Spent in most recent FY

26%

Percent of program expenses


AS AN AFFILIATE OF THE STATEWIDE TAKE STOCK IN CHILDREN PROGRAM, STUDENTS AT OR BELOW POVERTY LEVEL ALONG WITH OTHER RISK FACTORS ARE PROVIDED A MENTOR, COLLEGE SUCCESS COACH AND THE COMMITMENT OF A C ... (More)


$804,886

Spent in most recent FY

12%

Percent of program expenses


THROUGH SCHOOL AND CLASSROOM ENRICHMENT GRANTS THE FOUNDATION PROVIDES FUNDING FOR SCHOOLS AND TEACHERS TO INCREASE THEIR CAPACITY TO DELIVER EFFECTIVE AND INNOVATIVE INSTRUCTIONAL STRATEGIES THAT ENH ... (More)


...   Leadership & Adaptability


This score provides an assessment of the organization's leadership capacity, strategic thinking and planning, and ability to innovate or respond to changes in constituent demand/need or other relevant social and economic conditions to achieve the organization's mission.


Leadership & Adaptability Score

100

out of 100

The score earned by Hillsborough Education Foundation is a passing score. This score has no effect on the organization's Star Rating.

Encompass Rating V4 provides an evaluation of the organization's Leadership & Adaptability through the nonprofit organization submitting a survey response directly to Charity Navigator.


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Leadership & Adaptability Report

100

of 100 points

Mission

The nonprofit organization presents evidence of strategic thinking through articulating the organization’s mission


Our mission is to strengthen public education in Hillsborough County through advocacy, investment of resources and programs that empower every student to achieve academic and personal success.


Source: Nonprofit submitted responses

Vision

The nonprofit organization presents evidence of strategic thinking through articulating the organization’s vision.


Our vision is that all students in Hillsborough County Public Schools will graduate and be prepared with the skills necessary for postsecondary, career, and life success.


Source: Nonprofit submitted responses

Strategic Goals

The nonprofit organization presents evidence of strategic thinking and goal setting through sharing their most important strategic goals.


Goal One: Resource Development: Increase and diversify revenue streams for programs and initiative sustainability and growth.

Goal Type: Grow, expand, scale or increase access to the existing programs and services.


Goal Two: Programs and Initiatives: Provide high quality Programs and initiatives that positively impact student success.

Goal Type: New program(s) based on observed changes in needs among our constituencies/communities served.


Goal Three: Advocacy: Increase awareness and support of public education.

Goal Type: This goal reflects our commitment to further our advocacy work for our organization and or cause area.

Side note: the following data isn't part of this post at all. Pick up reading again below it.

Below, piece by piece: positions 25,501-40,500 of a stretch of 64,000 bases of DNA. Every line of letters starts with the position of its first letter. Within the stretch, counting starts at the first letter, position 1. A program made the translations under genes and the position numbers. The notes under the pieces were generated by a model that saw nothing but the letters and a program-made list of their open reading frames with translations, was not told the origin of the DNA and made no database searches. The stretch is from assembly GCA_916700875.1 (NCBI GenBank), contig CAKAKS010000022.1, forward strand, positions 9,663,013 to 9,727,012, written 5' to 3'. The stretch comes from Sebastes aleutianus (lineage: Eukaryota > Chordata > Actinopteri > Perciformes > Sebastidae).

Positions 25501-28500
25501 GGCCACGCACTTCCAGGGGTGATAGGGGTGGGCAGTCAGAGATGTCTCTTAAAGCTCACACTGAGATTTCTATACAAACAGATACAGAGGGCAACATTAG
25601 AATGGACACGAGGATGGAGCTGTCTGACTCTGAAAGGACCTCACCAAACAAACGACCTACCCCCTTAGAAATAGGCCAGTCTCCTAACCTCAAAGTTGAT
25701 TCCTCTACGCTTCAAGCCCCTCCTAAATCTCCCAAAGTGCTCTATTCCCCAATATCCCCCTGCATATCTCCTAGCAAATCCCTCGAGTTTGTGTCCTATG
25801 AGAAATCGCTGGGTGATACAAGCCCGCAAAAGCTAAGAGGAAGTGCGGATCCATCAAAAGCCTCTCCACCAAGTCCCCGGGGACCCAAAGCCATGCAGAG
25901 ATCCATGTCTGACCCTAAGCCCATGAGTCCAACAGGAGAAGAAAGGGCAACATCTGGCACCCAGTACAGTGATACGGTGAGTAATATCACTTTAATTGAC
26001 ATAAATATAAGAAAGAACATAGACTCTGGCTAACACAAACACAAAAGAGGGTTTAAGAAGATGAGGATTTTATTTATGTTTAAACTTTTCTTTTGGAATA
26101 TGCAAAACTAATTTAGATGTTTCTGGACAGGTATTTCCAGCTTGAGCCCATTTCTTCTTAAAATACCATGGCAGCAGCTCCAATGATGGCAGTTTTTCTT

Source: Nonprofit submitted responses

Leadership Development

The nonprofit provides evidence of investment in leadership development


Describe an investment in leadership

HEF's CEO participates in a monthly CEO Circle of fellow not-for-profit leadership and is a member of the CEO Council of Tampa Bay that provides monthly training and small group roundtable discussion. For all staff, HEF provides personal assessment training and personal plan development for competency improvement. Through a partnership we are able to access free training courses ($11,000 value) from a training organization.

Source: Nonprofit submitted responses

Mobilizing for Mission

The nonprofit provides evidence of leadership through focusing externally and mobilizing resources for the mission.


This organization mobilizes for mission in the following ways:
  • Strategic Partnerships

  • Thought Leadership

  • Raising Awareness

  • Community Building

  • Policy Advocacy

What are this organization’s external mobilizaton efforts?

HEF is a strategic partner with Hillsborough County Public Schools to support the district’s 217,000+ students & 24,000+ staff. We work in several ways to strengthen public education in our county. HEF advocated for the passage of the half-penny sales tax referendum to fund major infrastructure projects at school sites county wide—improving the learning conditions for students & the working conditions for staff. HEF has an Advocacy Committee to help shape our advocacy priorities, which focus on 4 key areas: Investing in Public Education, our Teachers, Early Learning & Mentoring Programs. In the past year, we asked state leaders & legislators for the timely release of much-needed federal COVID-19 relief funds to our district and we continue to educate and advocate for increased funding for our public schools. Our CEO also presents at conferences about the lessons learned during the launch of our Digital Equity initiative and how our program can be replicated to help even more students.

Source: Nonprofit submitted responses

Story of Adaptability